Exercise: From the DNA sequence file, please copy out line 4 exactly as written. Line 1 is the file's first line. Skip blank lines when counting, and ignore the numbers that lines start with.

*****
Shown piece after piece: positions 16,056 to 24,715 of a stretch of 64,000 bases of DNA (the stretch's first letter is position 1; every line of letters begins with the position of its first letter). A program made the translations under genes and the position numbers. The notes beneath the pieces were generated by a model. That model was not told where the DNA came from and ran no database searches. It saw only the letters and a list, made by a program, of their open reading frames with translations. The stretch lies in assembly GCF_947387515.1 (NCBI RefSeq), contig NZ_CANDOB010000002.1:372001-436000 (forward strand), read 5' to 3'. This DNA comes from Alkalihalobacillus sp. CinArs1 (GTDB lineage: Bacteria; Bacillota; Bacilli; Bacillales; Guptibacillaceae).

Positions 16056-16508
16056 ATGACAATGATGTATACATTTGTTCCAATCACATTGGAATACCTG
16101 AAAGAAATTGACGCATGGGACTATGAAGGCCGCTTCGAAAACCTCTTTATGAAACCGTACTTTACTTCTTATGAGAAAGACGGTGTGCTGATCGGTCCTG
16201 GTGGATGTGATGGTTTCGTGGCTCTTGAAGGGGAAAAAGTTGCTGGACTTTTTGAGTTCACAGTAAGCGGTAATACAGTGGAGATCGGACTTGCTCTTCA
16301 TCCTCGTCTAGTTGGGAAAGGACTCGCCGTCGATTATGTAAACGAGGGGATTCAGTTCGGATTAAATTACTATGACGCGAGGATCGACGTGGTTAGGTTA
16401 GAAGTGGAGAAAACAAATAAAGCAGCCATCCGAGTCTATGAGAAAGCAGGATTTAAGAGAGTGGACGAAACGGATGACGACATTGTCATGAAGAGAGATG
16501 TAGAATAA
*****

16101 AAAGAAATTGACGCATGGGACTATGAAGGCCGCTTCGAAAACCTCTTTATGAAACCGTACTTTACTTCTTATGAGAAAGACGGTGTGCTGATCGGTCCTG